If carbon markets are to be introduced they must have end-to-end integrity to ensure their credibility and effectiveness.

Benefits – communities shared mixed experiences with carbon markets. These benefits can be reinvested into the community to provide access to education and healthcare, as well as resilience building from preserving and upgrading landscapes, addressing flooding, and increasing food security (e.g., growing fruit trees, improved fish productivity.

Civil society and IPLC groups identified the following top concerns with carbon markets, which were unpacked at the Clinic

  • Community engagement and benefit sharing – how is the local community engaged, to what extent is carbon development respectful of indigenous practices, and to what extent are carbon revenues flow through to the community? To what extend are land tenure rights observed?
  • Incentives and outcomes – are carbon projects focussed narrowly on carbon, instead of looking more broadly at community, biodiversity and ecosystem?
  • Project integrity – do carbon projects achieve the climate outcomes they claim, do they at times leave community and environment worse off?
  • Corporate greenwashing – do buyers buy cheap low-quality credits as an “out” to avoid emissions reductions?
  • Transaction costs – does expensive carbon project development result in dilution of carbon revenue and making it hard for community-based / smaller scale projects to make it to market?
  • Off-shore intermediaries – to what extent are brokers and developers from the US and the EU dominating the carbon value chain and subsequently benefiting from African projects, at the expense of local players and local?

Key takeaways:

  • Strengthening nature-based carbon markets: It was acknowledged during the debate that there is a significant difference in experience between the energy sector, and nature-based and the land-use sector with respect to the application in the carbon markets. For clean cookstoves where emissions are easy to measure and the health benefits accrued to users are clear and profoud, the experience of carbon markets seem to be largely positive. On the other hand, the experience of carbon markets in the nature based and land-use sector has largely been mixed if not negative due to the issues outlined by IPLCs above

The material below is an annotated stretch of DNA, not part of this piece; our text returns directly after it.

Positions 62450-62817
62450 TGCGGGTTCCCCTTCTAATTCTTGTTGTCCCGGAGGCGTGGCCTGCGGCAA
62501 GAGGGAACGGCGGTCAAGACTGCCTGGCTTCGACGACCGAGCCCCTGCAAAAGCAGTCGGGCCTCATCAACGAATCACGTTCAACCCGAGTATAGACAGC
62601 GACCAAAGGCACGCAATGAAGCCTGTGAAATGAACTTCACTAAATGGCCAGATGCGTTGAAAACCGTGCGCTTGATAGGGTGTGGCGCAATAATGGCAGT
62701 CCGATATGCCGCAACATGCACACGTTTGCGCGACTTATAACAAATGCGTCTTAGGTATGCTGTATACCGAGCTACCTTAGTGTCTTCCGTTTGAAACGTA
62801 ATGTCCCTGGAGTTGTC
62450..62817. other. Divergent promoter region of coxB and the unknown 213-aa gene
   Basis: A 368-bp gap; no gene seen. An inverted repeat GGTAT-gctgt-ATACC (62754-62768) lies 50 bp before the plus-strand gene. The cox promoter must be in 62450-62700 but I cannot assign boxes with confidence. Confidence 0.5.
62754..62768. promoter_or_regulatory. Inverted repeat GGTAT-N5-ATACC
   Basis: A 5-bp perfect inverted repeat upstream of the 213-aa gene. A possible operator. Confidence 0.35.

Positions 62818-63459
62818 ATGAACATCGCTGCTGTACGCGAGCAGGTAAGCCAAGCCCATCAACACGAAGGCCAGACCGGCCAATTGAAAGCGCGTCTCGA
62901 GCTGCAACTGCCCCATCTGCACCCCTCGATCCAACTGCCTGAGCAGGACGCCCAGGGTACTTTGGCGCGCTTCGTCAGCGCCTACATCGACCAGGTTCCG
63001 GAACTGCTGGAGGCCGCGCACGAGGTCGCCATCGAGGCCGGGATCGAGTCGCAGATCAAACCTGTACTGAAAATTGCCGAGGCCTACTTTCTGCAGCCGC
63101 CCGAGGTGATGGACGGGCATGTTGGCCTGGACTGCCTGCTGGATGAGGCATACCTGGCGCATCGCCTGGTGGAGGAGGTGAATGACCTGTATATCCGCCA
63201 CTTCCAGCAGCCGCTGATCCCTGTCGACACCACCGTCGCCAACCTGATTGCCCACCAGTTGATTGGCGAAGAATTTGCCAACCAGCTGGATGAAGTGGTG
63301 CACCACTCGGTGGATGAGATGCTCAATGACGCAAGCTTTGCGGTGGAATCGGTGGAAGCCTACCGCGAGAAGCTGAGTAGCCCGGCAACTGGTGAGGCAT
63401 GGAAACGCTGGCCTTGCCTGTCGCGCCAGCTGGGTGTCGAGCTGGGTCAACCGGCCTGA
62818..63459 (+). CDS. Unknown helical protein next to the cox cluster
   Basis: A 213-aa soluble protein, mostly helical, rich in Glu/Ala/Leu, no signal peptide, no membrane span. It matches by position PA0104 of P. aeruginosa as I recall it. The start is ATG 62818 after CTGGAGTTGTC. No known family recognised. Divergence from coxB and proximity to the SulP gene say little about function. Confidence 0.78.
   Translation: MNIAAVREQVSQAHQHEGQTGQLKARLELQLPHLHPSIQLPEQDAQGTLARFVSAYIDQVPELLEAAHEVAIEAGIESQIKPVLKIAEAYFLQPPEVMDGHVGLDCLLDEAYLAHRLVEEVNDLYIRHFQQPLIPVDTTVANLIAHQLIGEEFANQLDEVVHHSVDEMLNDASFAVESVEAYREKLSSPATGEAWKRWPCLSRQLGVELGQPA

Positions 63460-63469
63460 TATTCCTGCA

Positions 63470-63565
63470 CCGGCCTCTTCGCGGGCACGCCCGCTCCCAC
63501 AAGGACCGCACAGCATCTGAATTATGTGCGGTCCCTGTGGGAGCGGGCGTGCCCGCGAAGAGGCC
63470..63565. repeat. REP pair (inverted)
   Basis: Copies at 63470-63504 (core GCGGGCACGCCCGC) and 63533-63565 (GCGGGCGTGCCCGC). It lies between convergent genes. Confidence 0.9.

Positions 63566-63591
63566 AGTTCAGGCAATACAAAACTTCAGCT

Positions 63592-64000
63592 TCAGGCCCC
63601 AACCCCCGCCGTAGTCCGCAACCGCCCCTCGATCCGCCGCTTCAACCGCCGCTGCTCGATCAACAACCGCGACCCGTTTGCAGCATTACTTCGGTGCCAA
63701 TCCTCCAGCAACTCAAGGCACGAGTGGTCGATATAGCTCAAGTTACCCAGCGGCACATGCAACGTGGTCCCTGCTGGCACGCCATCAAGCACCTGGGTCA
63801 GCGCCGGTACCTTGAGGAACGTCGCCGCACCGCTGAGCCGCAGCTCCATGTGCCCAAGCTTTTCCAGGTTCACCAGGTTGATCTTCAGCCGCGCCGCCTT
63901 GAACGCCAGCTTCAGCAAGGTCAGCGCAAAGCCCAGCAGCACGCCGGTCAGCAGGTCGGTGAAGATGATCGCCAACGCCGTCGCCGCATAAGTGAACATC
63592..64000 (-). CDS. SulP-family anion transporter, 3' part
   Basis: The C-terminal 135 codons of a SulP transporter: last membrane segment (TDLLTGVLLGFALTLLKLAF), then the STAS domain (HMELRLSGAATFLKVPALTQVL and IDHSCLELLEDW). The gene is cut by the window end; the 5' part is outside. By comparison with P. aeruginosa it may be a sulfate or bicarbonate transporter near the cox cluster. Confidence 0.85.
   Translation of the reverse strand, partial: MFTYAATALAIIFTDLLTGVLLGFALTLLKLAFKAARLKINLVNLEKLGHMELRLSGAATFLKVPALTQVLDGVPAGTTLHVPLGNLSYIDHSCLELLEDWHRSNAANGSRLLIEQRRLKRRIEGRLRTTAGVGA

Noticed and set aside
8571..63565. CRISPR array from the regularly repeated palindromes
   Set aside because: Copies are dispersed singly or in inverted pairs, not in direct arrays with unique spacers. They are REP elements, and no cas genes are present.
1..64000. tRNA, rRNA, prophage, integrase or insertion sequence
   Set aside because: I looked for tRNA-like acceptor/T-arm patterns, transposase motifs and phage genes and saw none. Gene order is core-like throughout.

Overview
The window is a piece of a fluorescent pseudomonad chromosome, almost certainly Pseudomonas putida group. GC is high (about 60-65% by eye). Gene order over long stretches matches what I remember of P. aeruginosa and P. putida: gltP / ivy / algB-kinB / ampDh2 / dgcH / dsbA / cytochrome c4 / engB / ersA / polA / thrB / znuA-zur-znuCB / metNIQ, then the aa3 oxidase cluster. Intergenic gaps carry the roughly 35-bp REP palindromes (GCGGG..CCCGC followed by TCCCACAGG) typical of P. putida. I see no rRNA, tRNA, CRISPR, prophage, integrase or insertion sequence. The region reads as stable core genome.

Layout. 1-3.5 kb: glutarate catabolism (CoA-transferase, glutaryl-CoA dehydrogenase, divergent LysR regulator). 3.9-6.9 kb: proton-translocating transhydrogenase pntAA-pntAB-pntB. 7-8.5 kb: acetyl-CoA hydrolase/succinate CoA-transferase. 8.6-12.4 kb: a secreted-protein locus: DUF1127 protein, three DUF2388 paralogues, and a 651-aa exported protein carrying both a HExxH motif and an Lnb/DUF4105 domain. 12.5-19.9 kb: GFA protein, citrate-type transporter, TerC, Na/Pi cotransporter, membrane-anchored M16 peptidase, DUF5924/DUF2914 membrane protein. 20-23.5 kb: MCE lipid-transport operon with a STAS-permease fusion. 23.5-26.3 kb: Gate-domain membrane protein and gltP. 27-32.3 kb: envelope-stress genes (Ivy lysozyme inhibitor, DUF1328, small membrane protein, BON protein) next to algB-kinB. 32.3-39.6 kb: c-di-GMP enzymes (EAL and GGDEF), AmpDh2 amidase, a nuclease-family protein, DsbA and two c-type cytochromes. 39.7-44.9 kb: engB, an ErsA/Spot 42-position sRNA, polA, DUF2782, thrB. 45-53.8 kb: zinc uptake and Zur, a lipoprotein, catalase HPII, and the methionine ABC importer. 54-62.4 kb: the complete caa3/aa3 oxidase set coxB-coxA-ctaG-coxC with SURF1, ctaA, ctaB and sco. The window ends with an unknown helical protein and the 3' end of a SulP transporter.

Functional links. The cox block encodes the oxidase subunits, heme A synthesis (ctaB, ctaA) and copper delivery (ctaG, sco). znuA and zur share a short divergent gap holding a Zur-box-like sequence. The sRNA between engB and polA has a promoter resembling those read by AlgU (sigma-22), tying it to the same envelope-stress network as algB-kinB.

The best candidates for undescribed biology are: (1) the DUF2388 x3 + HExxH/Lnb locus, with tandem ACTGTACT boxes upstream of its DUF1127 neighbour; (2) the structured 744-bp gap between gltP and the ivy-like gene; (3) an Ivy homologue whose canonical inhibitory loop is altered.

• Contextualizing: The existing carbon market contracts must be redesigned to fit the African context – Carbon market best practices that are defined by Africans for Africans
  • Safeguarding communities:
    • Capacity building for communities to ensure the terms are understood and accepted by communities
    • Regulations to ensure a fair market that protects both buyers and sellers. They should particularly safeguard micro SMEs and community land right holders
    • Legal mechanisms particularly for community land rights and community knowledge per the Nagoya Protocol, and accessible pathways for redress
  • Tailoring support structures: Trading desks need to be established for different types of carbon credit transactions. Agricultural carbon credit transactions are different from carbon credits for building emissions or transportation emissions
  • Data: We need access to accredited buyers and pricing. This information cannot be the exclusive domain of project developers.
  • Thriving communities: Ensure that we are meaningfully uplifting livelihoods and well-being of communities and actually starting to generate wealth in those communities, not measly earnings

It was notable that those in support of carbon markets focused their arguments on technological solutions and opportunities whereas those against focused mainly on the challenges of nature-based solutions and current problematic realities of deploying carbon markets in communities.

The lack of trust and transparency, and the absence of policy/regulation for the carbon markets undermines the integrity of any credits. This deepens the division of the proponents and opponents.

It was agreed that the core group would convene to identify the next conservation to build on this discussion. Climate Finance has been proposed as the next topic.